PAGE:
AI-powered fake news spotter under development at ASU

The algorithm, which is especially useful during a health crisis, is being developed to scrutinize news being shared on social media and alert users to misinformation.
fact checking
(Getty Images)

Researchers at Arizona State University this week announced work underway to develop artificial intelligence software that can detect fake news and help prevent the spread of disinformation.

The algorithm, called Defend, is being developed by ASU professor Huan Liu and doctoral student Kai Shu to scrutinize news being shared on social media and warn consumers of its potential falseness.

“The idea of Defend is to create a transparent fake news detection algorithm for decision-makers, journalists and stakeholders to understand why a machine learning algorithm makes such a prediction,” Shu said in an interview with ASU.

By using data sets of fact-checked news pieces that are understood to be false, as well some that are confirmed to be true, the machine-learning algorithm can be trained to predict what new information is likely fake and part of an attempt to spread disinformation, according to the researchers.


The algorithm also attempts to give users an explanation of why certain news is flagged as fake by analyzing the news content, as well as comments on the news posts.

“One example is if one piece of fake news is claiming that the president is giving citizenship to some Iranians but this is a false claim, and we find a user comment talking about some additional evidence, such as, ‘The president does not have the power to give citizenship,’ then this can help explain why this news is fake,” Shu said.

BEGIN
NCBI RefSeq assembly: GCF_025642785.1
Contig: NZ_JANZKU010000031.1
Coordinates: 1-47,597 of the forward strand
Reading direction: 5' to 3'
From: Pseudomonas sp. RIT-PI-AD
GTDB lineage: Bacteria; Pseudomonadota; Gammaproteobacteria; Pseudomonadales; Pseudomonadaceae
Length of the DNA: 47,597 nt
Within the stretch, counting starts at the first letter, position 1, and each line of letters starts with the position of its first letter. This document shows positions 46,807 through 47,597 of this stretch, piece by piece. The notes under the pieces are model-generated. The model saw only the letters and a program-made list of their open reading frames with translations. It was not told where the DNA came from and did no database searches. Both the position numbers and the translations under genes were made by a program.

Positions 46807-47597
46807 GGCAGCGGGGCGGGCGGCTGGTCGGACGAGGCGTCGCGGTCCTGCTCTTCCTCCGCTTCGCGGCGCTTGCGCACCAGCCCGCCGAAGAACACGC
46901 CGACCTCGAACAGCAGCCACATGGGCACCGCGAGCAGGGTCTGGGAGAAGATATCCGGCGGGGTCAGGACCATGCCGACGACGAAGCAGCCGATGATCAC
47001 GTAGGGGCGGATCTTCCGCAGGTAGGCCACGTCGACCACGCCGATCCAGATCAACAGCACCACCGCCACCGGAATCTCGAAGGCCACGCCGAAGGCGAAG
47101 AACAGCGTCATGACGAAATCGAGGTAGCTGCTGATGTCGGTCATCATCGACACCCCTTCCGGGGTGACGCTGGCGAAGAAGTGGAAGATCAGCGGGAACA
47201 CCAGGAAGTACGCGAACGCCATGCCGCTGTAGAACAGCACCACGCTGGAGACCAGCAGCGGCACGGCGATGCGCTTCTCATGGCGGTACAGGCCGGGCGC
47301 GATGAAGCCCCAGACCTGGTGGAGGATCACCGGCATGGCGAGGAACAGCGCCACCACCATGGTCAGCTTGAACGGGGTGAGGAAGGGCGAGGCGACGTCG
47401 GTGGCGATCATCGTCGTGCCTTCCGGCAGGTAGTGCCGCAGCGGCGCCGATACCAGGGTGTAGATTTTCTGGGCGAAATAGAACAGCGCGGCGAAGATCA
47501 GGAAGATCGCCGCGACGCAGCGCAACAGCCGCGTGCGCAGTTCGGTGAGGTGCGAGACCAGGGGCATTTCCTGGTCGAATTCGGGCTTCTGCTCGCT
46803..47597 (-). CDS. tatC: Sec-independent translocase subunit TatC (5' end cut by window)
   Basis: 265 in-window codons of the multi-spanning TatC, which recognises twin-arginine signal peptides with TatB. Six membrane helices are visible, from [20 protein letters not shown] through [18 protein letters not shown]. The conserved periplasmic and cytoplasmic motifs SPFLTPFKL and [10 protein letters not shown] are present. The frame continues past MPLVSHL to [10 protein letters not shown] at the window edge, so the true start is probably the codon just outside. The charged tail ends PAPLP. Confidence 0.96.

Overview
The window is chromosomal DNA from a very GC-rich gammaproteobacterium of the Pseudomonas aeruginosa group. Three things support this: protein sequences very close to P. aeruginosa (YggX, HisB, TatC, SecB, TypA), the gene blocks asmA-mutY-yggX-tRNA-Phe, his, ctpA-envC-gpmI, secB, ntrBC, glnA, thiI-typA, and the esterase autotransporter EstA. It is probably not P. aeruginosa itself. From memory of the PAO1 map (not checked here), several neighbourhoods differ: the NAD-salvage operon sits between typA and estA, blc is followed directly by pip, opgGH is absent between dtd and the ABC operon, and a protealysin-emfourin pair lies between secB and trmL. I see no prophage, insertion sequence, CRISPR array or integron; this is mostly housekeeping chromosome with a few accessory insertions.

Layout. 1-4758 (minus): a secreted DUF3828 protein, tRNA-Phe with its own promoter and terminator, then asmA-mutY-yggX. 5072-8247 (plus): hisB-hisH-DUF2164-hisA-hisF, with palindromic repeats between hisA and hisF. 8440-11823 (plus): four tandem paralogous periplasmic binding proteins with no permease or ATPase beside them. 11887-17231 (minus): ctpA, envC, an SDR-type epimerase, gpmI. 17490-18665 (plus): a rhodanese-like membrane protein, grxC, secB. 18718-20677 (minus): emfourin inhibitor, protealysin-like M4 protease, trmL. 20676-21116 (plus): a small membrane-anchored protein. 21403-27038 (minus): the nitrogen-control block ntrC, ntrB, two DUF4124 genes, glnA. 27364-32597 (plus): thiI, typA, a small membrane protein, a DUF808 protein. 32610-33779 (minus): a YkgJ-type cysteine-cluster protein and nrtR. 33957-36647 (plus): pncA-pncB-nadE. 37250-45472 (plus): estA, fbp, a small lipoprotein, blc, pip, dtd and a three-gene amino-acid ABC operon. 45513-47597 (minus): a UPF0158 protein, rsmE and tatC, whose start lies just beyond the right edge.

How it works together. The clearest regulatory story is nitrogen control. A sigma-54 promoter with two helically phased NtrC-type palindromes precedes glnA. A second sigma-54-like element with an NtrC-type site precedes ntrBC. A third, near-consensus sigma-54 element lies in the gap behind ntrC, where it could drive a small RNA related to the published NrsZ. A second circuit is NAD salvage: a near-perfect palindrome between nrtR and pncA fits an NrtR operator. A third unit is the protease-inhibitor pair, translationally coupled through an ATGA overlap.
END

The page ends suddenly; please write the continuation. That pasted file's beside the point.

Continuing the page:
The ability to spot fake news and disinformation is especially critical during the current pandemic to help people get critical health information and ensure they’re not misinformed by fake news, Shu said.

“In the COVID-19 scenarios, there is a lot of misleading information and fake news, mostly about the public health domain,” he said. “We should be more diligent when we consume information online and be careful of the fact that not all information is genuine, and also be aware that we can be easily fooled.”

A recent video shared on social media, for example, made false claims that the coronavirus was “intentionally released.”


Researchers at other universities have taken similar approaches to prevent the spread of fake news online; Duke University students developed a fact-checking program called FactStream, to verify the statements made by President Donald Trump during his 2019 State of the Union speech. Like ASU’s algorithm, FactStream is still in its development phase but researchers said they believe the technology is promising.

Betsy Foresman

Written by Betsy Foresman

Betsy Foresman was an education reporter for EdScoop from 2018 through early 2021, where she wrote about the virtues and challenges of innovative technology solutions used in higher education and K-12 spaces. Foresman also covered local government IT for StateScoop, on occasion. Foresman graduated from Texas Christian University in 2018 — go Frogs! — with a BA in journalism and psychology. During her senior year, she worked as an intern at the Center for Strategic and International Studies in Washington, D.C., and moved back to the capital after completing her degree because, like Shrek, she feels most at home in the swamp. Foresman previously worked at Scoop News Group as an editorial fellow.

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